On 18 January 2012, the Local Court of Bonn (the Bonn Court)
upheld the decision of the German Federal Cartel Office (FCO)
refusing Pfleiderer AG, a manufacturer of wood products and
laminate flooring (and also a customer of all three participants of
a former decor paper cartel) unlimited access to the FCO's
corresponding cartel file. Pfleiderer had requested additional
information with a view to preparing a follow-up action for
In 2008, the FCO fined the three largest European manufacturers
of decor paper a total of € 62 million for infringing
competition law by engaging in price fixing and reaching agreements
on capacity closures (see VBB on Competition Law, Volume 2008, No.
2, available at
www.vbb.com). Following that decision, Pfleiderer requested
access to the FCO's file. The FCO granted Pfleiderer access
only to a non-confidential version of the file which had been
cleared of business secrets, internal documents and the leniency
application submitted by one of the participants (including the
evidence provided by the leniency applicant).
Pfleiderer challenged the FCO's decision before the Bonn
Court seeking unlimited access to the file. The Bonn Court referred
the matter to the Court of Justice of the European Union (ECJ) and
asked whether EU competition law requires that victims of cartels
may not, for the purpose of bringing damages claims, be given
access to leniency applications and documents voluntarily submitted
by leniency applicants to the national competition authority (see
VBB on Competition Law, Volume 2011, No. 6). The ECJ held that both
the leniency programme and private actions for damages contribute
to the deterrent effect of antitrust enforcement. It should
therefore be left for national competition authorities and national
courts to decide, on a case-by-case basis, which of the interests
prevails according to the specific circumstances of the case.
Further to the preliminary ruling of the ECJ, the Bonn Court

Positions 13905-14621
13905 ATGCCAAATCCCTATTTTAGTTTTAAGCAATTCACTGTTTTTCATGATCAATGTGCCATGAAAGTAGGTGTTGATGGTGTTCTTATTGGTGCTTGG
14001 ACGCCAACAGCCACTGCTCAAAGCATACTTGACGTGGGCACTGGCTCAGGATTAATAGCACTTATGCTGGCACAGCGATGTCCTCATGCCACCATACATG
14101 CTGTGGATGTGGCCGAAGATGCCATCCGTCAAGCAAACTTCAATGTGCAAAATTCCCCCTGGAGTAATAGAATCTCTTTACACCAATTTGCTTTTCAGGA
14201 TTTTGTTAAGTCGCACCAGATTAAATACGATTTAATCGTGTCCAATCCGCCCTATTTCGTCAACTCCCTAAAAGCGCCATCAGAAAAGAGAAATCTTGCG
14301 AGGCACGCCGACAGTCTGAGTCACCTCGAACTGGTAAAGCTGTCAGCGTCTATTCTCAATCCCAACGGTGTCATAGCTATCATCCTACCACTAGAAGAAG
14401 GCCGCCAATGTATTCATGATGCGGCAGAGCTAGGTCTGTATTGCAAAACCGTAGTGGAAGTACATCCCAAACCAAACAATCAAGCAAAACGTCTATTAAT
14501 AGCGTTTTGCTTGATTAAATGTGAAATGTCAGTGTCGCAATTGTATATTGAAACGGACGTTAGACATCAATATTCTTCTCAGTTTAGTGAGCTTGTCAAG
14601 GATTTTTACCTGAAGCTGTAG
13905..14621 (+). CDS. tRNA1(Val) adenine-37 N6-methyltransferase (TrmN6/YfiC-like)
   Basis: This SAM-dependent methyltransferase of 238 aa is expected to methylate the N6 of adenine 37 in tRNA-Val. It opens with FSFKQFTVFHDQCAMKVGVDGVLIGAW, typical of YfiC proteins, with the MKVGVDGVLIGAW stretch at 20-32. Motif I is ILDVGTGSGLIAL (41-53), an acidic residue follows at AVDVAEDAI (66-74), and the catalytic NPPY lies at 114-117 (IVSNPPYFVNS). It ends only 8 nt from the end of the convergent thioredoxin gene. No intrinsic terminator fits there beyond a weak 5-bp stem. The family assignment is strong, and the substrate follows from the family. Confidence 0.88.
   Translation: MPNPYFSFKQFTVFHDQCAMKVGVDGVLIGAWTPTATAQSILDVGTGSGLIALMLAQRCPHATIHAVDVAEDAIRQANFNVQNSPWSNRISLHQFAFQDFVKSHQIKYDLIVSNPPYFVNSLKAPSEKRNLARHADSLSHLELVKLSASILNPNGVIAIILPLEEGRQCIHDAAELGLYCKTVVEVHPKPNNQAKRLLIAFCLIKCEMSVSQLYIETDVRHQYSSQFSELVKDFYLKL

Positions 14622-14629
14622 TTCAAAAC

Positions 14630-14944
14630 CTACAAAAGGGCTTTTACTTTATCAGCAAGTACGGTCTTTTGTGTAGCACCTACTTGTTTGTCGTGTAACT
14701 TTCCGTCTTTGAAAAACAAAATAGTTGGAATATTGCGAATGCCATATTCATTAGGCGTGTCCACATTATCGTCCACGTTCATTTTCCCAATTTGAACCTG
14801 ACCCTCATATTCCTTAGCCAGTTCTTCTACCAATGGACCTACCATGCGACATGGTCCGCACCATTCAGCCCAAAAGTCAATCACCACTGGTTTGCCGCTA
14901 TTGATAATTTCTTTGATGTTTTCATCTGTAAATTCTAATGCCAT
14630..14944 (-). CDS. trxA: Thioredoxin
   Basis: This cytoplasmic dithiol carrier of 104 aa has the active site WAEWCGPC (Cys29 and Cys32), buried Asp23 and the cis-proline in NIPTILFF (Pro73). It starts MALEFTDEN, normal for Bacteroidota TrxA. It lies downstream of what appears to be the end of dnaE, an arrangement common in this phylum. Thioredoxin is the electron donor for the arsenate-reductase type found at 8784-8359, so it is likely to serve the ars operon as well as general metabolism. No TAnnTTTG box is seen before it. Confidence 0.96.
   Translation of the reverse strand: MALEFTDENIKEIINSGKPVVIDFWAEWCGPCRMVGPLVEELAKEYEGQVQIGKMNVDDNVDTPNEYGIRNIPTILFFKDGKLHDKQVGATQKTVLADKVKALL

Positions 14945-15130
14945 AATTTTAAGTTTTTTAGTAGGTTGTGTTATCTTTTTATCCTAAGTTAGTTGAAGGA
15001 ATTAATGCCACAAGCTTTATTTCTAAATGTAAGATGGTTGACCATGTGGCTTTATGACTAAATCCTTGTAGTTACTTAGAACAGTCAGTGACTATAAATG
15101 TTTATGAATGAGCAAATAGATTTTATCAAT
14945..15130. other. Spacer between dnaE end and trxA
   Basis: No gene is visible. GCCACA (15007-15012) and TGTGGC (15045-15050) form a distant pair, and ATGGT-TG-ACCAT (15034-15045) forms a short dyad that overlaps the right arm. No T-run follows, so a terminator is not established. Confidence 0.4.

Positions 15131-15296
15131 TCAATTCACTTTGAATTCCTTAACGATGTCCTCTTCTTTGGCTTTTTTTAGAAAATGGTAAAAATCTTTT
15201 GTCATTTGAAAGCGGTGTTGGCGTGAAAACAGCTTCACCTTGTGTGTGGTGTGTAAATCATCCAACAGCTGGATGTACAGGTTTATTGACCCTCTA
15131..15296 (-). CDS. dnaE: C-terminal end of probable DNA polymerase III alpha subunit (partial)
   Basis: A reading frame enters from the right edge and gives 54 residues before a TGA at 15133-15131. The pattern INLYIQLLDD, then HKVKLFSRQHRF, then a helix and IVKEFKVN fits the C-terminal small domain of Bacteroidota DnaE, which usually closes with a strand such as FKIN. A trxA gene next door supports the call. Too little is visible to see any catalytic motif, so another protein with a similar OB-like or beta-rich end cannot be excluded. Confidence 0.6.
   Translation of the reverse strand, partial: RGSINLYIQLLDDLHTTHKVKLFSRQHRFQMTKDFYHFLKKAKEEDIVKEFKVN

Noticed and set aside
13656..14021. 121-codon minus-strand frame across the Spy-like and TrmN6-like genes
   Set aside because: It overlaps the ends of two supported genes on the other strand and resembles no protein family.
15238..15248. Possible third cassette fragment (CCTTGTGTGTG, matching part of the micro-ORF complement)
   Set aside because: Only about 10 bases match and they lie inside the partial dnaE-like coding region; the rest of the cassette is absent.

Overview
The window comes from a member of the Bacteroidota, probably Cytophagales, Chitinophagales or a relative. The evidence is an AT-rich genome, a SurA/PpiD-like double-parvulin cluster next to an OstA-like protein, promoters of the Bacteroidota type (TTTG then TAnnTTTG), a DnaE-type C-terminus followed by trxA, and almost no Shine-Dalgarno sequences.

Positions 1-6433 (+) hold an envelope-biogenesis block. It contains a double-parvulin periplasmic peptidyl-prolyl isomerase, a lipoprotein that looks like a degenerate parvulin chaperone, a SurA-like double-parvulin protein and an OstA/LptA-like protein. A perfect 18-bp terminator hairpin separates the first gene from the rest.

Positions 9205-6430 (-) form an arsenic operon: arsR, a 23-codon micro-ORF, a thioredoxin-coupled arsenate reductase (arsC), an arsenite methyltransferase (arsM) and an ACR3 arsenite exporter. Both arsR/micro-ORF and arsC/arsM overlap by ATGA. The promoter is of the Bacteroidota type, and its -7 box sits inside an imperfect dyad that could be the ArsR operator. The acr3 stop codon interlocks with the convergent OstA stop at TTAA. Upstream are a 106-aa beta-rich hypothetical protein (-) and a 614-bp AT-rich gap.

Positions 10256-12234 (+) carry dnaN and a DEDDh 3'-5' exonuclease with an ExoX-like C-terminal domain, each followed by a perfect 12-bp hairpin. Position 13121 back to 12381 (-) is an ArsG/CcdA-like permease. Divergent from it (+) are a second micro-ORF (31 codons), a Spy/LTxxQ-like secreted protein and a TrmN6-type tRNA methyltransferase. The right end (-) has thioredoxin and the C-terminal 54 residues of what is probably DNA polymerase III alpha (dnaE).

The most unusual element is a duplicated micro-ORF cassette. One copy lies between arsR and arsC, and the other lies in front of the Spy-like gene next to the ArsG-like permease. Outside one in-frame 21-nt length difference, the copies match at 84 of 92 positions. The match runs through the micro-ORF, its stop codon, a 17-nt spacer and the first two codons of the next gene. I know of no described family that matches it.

generally confirmed the FCO's decision. It nevertheless found
that Pfleiderer should also have been granted access to the
evidence seized during the dawn raids carried out by the FCO since
such evidence forms part of the file. The Bonn Court based its
decision on its interpretation of Section 406e (2) sentence 2 of
the German Code of Criminal Procedure (StPO). Pursuant to Section
406e StPO "access to files may be refused if the purpose of
the investigation, also relating to other criminal proceedings, may
Arguing that this wording implies a wide discretion, the Bonn
Court did not assess whether access to the file would jeopardise a
concrete other proceeding but found, in more general terms, that
access to cartel files would constitute a threat to the effective
detection and prosecution of competition law infringements since
cartel participants would arguably refrain from applying for
leniency if they feared that the documents they voluntarily
submitted would possibly be disclosed to third parties seeking to
By giving significant weight to the general prosecution of
cartels when balancing the interests at stake, the Bonn Court has
created a precedent that preserves the attractiveness of leniency
applications. Interestingly, the first draft of the German Federal
Ministry of Economics for an 8th amendment of the German
Act against Restraints of Competition goes even further. The
Ministry has proposed to categorically prohibit access to leniency
applications and the underlying evidence. For this purpose, it has
interpreted the ECJ's preliminary ruling in Pfleiderer
as not requesting a national court to weigh up the interests on a
case-by-case basis but rather as allowing a Member State to provide
for a general rule preventing access to leniency applications and
underlying evidence. Interestingly, the ECJ will possibly clarify
whether such an understanding is in conformity with EU law in a
recent preliminary reference lodged by the Vienna Cartel Court
concerning a similar case.
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